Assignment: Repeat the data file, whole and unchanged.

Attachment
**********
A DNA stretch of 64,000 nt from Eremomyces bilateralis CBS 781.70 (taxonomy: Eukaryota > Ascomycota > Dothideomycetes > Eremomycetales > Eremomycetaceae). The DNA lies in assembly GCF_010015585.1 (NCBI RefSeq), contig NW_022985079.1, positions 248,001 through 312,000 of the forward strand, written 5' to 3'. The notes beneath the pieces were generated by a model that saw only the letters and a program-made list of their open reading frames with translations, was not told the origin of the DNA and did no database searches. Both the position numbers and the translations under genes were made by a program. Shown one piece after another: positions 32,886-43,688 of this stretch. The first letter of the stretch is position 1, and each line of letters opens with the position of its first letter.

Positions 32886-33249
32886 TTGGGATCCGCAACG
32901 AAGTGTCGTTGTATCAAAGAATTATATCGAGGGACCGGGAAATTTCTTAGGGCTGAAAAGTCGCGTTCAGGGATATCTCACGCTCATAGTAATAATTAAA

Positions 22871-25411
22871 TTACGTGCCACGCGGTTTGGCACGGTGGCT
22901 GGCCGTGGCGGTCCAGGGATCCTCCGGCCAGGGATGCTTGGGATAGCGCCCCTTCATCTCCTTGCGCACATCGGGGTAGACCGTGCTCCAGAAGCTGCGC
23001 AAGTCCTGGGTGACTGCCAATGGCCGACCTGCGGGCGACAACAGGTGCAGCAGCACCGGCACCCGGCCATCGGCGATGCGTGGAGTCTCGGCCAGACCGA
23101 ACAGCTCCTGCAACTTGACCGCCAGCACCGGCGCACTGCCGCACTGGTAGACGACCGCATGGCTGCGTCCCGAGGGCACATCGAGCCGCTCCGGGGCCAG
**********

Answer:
A DNA stretch of 64,000 nt from Eremomyces bilateralis CBS 781.70 (taxonomy: Eukaryota > Ascomycota > Dothideomycetes > Eremomycetales > Eremomycetaceae). The DNA lies in assembly GCF_010015585.1 (NCBI RefSeq), contig NW_022985079.1, positions 248,001 through 312,000 of the forward strand, written 5' to 3'. The notes beneath the pieces were generated by a model that saw only the letters and a program-made list of their open reading frames with translations, was not told the origin of the DNA and did no database searches. Both the position numbers and the translations under genes were made by a program. Shown one piece after another: positions 32,886-43,688 of this stretch. The first letter of the stretch is position 1, and each line of letters opens with the position of its first letter.

Positions 32886-33249
32886 TTGGGATCCGCAACG
32901 AAGTGTCGTTGTATCAAAGAATTATATCGAGGGACCGGGAAATTTCTTAGGGCTGAAAAGTCGCGTTCAGGGATATCTCACGCTCATAGTAATAATTAAA

Positions 22871-25411
22871 TTACGTGCCACGCGGTTTGGCACGGTGGCT
22901 GGCCGTGGCGGTCCAGGGATCCTCCGGCCAGGGATGCTTGGGATAGCGCCCCTTCATCTCCTTGCGCACATCGGGGTAGACCGTGCTCCAGAAGCTGCGC
23001 AAGTCCTGGGTGACTGCCAATGGCCGACCTGCGGGCGACAACAGGTGCAGCAGCACCGGCACCCGGCCATCGGCGATGCGTGGAGTCTCGGCCAGACCGA
23101 ACAGCTCCTGCAACTTGACCGCCAGCACCGGCGCACTGCCGCACTGGTAGACGACCGCATGGCTGCGTCCCGAGGGCACATCGAGCCGCTCCGGGGCCAG